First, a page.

I can't seem to shake the sounds of the tender but uncontrollable sobbing from a parishioner who's just lost his mother at the ripe age of 95. (It was expected in part, but she went downhill very fast). And...it's never really "expected" when it's final. She was also the matriarch of our church.
At the same time, I can't seem to shake the silence from a close friend who's also recently lost her father, who's inundated with the details of her life, her work, her family as well as some tension among her siblings. I understand, kinda.
Lastly, I can't seem to shake the grief roller coaster I'm on, slowly and silently grieving the 1st anniversary of a 10 year friendship irreparably severed one year ago today. It triggers other losses as well. You know how it goes...
Psalm 30 reminds us that "weeping may endure for night but joy comes in the morning." I'm not a biblical inerrant, but here's a time when I'd love this to be literally true for all of us.
What is grief's shelf life? What can we "DO" to 'get through it'? How do we find those who are willing to share the burden without offering anxious silence or giving advice or disappearing?
Only God knows.
For me, the diversion of pastoring to others in their grief gives me a 'vacation' from mine own. Other's grief also helps me realize I'm not the only one not having a Summer crafted by HGTV.
I think grief is a state you're sent to un willingly, like one outside your own region, where you think no one will like you, understand you or care for you until you return home again to happy land.
But then Grace appears and calls from afar. An email from an old friend resurfaces unwittingly, or a piece of good news arrives, or work demands your undivided attention and offers you another respite from grief's treadmill.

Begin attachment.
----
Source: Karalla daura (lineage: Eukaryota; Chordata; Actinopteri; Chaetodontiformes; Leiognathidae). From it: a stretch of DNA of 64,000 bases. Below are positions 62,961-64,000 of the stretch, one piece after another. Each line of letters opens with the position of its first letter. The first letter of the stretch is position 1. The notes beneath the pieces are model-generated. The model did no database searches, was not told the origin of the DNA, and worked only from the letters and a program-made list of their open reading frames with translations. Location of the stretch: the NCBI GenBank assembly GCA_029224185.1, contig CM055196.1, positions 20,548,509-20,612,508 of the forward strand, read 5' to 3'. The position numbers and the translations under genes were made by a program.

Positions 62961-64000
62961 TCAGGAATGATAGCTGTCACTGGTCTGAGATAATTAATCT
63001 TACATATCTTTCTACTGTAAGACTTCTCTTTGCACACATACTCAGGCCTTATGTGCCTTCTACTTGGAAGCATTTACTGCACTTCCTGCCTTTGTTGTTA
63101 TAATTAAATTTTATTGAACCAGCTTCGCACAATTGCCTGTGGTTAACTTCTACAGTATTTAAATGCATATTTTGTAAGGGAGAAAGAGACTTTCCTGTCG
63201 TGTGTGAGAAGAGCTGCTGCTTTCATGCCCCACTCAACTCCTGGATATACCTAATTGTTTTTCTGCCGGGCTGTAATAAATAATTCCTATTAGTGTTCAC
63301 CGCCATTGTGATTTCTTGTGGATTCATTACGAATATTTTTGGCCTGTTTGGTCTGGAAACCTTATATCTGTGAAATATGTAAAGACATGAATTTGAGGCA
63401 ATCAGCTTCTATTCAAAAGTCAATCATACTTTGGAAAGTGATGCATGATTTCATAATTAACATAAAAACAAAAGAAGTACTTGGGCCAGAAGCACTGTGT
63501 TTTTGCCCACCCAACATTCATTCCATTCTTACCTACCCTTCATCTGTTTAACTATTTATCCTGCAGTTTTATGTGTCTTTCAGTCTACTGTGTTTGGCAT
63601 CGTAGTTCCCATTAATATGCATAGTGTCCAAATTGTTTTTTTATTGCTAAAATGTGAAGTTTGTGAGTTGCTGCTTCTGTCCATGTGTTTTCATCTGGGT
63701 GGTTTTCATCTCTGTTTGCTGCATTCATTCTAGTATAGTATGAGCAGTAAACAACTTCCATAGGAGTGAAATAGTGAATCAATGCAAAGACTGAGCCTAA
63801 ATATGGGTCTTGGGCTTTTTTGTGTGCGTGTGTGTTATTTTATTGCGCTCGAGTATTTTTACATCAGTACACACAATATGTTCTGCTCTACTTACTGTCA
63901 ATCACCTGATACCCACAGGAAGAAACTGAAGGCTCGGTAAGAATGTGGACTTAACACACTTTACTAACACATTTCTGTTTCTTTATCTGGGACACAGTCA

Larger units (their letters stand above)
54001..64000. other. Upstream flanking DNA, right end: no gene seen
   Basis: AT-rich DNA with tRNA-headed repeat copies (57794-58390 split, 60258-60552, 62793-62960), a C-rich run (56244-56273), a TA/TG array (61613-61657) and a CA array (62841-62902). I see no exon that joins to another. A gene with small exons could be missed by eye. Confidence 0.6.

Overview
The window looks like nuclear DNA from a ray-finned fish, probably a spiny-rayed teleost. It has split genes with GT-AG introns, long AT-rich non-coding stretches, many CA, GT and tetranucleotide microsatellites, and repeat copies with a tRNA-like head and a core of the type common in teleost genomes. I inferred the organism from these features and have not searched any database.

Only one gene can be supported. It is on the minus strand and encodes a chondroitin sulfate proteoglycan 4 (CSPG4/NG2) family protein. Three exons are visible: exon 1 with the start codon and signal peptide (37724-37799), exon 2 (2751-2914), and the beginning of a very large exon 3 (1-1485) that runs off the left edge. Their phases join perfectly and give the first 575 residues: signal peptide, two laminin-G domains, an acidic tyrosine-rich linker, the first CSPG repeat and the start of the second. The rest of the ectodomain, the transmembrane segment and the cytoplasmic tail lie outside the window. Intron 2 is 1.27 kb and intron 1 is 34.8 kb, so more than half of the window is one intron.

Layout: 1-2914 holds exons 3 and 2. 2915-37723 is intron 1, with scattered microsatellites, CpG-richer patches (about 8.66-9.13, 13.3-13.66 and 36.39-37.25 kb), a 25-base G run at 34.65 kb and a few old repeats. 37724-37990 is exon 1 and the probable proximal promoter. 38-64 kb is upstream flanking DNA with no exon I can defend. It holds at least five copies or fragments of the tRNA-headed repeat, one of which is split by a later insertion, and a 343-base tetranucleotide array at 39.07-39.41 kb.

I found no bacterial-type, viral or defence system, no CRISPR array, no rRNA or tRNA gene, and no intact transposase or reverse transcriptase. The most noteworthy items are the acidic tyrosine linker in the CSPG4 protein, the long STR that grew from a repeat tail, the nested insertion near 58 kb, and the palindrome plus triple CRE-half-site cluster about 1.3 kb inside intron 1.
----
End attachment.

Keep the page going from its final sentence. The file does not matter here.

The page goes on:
Grief is not good ,Charlie Brown, but it joins us in membership to a community which we'd all rather not be joined, but where others can speak our language...Or sit with us as a non-anxious, loving presence. It also gives us compassion for others and their places of darkness and loss.
And then of course...there's Paul. Say what you want about him. He deservedly gets a bad rap for being ignorant/obnoxious about women and dramatically adding to the disenfranchising of the Gay and Lesbian population. But still, he is able to let God's message, through Jesus Christ, speak in Romans beyond his own judgemental din.
" I consider that the sufferings of this present time are not worth comparing with the glory about to be revealed to us."
Right. I'll try to remember that before I order my next pepperoni, extra cheese grief-numbing pizza.
But Paul goes on.
For I am convinced that neither death, nor life, nor angels, nor rulers, nor things present, nor things to come, nor powers, 39nor height, nor depth, nor anything else in all creation, will be able to separate us from the love of God in Christ Jesus our Lord. Rom 8:38-39
No small gift that Rom 8 is part of the lectionary for the last Sunday before I have 3 Sundays out of the pulpit (save of course the memorial service in the middle of my vacation, for the Matriarch).
Whether you are grieving with others or for yourself or by yourself, or if you've finally surfaced from grief's grip and can ride the waves without getting sucked down by the undertow of loss, may this scripture bring comfort to you....and to those whom you love... and to those whom no one loves.